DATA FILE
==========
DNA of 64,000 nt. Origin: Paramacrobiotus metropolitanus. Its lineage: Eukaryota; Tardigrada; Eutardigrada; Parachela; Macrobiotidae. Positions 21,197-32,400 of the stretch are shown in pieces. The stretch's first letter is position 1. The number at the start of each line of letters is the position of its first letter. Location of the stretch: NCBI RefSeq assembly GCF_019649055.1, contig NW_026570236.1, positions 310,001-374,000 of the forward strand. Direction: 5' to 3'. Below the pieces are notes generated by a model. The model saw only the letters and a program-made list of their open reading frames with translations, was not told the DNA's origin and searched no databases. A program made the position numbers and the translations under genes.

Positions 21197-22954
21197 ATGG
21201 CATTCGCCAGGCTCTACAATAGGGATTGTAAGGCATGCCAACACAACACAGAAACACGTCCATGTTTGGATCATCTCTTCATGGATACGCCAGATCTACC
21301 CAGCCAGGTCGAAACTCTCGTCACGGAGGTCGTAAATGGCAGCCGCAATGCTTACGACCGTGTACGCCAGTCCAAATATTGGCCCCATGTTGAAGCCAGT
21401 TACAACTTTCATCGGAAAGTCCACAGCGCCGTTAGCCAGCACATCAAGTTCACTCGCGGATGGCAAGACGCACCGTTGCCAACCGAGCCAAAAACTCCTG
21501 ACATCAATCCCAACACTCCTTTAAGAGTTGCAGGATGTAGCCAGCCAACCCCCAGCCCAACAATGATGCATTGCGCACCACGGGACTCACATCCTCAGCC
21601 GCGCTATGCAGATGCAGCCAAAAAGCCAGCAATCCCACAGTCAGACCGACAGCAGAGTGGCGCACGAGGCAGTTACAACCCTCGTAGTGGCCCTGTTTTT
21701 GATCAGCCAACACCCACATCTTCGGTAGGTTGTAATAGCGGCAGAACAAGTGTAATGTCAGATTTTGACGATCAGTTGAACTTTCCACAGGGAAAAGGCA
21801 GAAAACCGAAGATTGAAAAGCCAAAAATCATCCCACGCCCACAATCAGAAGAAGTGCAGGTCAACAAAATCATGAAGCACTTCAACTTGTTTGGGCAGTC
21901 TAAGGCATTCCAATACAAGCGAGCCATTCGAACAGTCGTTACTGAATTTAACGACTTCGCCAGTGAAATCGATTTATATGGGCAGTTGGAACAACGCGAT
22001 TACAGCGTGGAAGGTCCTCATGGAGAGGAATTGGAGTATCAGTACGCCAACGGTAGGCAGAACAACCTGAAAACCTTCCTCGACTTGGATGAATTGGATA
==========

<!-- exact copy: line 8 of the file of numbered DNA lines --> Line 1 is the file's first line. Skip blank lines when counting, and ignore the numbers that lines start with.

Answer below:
21601 GCGCTATGCAGATGCAGCCAAAAAGCCAGCAATCCCACAGTCAGACCGACAGCAGAGTGGCGCACGAGGCAGTTACAACCCTCGTAGTGGCCCTGTTTTT